This includes pumping blood from the heart to around the body. An imbalance of calcium can cause heart issues such as ectopic beats (extra heart beats) and arrhythmias (abnormal heart rhythms).[2]

Imbalance in calcium levels can cause heart issues

Transmission of nervous, mechanical, and hormonal impulses

Calcium is involved in hormone secretion and intracellular signalling which is important for communication between different organs, muscles, and nerves in the body. [2]

Regulation of enzymes and blood clotting

Calcium is a key signaling molecule that is important for several intracellular processes and enzyme functions such as being a cofactor for coagulation, otherwise known as blood clotting.[8]

Protective against colorectal cancer

Evidence shows that taking 1,200mg of calcium daily decreases our risk of colorectal tumours by 26% (only some are cancerous).[9]

Protective against cardiovascular effects

Healthy calcium levels help reduce high blood pressure. 

Maintaining a healthy blood pressure helps keep the heart healthy and can protect against cardiovascular diseases.[2]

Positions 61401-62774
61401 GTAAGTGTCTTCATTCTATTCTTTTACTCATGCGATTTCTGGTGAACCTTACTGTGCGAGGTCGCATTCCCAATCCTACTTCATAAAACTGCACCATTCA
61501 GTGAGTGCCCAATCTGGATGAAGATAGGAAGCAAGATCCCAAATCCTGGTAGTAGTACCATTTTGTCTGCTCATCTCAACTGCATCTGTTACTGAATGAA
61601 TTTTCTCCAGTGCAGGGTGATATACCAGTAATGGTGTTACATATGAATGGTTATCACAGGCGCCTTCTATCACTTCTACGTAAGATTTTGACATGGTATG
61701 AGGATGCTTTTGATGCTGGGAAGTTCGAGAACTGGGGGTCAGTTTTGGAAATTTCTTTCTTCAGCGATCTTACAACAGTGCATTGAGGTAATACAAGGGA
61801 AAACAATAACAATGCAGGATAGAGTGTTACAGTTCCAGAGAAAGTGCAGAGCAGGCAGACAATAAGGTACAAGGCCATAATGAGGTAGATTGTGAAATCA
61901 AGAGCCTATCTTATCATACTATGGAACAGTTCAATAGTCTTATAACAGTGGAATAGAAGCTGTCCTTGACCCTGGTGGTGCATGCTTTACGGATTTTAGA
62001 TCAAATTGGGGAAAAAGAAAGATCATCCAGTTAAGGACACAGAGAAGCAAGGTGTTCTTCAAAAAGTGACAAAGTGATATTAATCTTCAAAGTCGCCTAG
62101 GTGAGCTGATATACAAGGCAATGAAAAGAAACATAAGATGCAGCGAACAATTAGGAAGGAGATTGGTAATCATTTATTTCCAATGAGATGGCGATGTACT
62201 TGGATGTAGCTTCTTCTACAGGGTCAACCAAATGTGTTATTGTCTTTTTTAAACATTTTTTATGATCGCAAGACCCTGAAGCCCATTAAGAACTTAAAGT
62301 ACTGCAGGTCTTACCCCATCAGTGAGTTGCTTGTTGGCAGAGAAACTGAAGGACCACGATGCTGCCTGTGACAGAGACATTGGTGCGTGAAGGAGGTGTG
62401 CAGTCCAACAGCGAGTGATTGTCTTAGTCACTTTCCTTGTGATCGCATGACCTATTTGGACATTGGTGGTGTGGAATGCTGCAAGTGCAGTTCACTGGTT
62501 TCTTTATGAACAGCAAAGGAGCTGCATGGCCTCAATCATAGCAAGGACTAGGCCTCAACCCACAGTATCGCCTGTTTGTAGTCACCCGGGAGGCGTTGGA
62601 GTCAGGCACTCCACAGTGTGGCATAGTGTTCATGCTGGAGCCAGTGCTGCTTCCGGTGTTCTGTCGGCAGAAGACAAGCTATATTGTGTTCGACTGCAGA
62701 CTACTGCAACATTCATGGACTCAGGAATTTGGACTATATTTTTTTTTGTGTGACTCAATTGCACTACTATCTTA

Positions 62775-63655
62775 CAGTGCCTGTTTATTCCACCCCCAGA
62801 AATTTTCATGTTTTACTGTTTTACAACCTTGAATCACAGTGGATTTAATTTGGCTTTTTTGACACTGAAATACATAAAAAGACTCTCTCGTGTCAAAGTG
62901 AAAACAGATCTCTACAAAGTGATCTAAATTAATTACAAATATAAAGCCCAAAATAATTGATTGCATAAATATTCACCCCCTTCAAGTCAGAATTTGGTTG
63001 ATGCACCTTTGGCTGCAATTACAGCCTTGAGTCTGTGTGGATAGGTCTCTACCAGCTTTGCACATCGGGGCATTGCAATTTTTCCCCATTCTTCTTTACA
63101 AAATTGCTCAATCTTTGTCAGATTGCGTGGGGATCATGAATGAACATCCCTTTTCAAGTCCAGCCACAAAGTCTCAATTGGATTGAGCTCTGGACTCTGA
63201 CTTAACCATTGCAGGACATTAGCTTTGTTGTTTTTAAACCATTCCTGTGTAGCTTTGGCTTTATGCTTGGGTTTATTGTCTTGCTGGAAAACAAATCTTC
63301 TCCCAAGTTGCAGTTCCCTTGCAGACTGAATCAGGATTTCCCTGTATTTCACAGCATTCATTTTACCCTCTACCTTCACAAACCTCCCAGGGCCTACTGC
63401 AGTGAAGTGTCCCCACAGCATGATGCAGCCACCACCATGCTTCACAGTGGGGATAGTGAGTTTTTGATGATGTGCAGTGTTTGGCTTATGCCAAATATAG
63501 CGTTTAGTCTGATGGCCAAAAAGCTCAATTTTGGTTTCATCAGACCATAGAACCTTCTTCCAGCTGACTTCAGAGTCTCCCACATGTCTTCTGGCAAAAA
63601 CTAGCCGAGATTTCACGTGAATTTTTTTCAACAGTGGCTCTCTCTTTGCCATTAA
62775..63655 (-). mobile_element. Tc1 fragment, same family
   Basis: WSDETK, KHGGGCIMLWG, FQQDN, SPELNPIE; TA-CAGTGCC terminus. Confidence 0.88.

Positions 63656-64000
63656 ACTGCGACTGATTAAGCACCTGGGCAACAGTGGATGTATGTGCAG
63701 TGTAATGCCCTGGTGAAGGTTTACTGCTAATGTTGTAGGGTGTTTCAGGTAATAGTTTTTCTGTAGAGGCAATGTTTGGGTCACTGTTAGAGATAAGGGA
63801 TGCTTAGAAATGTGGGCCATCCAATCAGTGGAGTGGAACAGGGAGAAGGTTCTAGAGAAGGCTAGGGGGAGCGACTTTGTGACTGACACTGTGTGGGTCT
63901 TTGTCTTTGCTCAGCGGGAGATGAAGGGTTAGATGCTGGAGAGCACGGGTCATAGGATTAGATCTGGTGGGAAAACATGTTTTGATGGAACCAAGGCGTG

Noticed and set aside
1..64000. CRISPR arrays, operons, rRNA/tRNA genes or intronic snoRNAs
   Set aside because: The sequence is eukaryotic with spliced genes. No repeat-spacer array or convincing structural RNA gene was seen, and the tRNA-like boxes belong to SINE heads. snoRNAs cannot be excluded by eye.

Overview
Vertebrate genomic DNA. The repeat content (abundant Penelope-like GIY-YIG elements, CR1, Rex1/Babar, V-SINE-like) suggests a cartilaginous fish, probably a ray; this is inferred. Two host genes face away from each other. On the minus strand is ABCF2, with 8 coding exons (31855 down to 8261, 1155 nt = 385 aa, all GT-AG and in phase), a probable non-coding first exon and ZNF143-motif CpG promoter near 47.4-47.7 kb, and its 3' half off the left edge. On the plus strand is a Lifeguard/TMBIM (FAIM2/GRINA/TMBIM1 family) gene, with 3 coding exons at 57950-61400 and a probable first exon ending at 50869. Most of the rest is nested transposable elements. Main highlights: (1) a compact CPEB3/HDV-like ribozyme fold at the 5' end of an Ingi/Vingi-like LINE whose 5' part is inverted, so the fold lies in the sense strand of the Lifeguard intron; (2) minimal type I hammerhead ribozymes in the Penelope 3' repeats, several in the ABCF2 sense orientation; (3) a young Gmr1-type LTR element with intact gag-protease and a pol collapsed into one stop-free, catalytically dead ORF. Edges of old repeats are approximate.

Helps maintain weight and reduce risk of obesity

Calcium and obesity connection
Source: USDA Economic Research Service

Research shows that a higher total calcium intake is associated with a 22% reduced risk of obesity. The relationship between calcium levels and maintaining weight are more likely to be mediated by healthy eating habits and meeting nutrient requirements.[2]

Health claims that still need more evidence and research

Helps with PMS symptoms

Research has shown that 500mg of daily calcium supplements improved mood and reduced fluid retention in women experiencing PMS symptoms.[4]

Helps against mood disorders (such as depression)

While more research is needed to understand the relationship between calcium and depression, one study has shown that higher levels of calcium intake is associated with lower self-reported scores of depression in middle-aged females.[10]

Adequate calcium intake can help with depression

Protective against diabetes

Calcium may have a role in insulin secretion and sensitivity. One meta-analysis of studies has shown that a calcium intake of 600-1,200mg a day can reduce the risk of Type II Diabetes Mellitus.[11]

RELATED — Diabetes: Early Signs, Causes, Types and Treatment

Lowers blood pressure

Some evidence suggests that a higher total calcium intake (higher than the recommended daily allowance) can help maintain healthy blood pressure.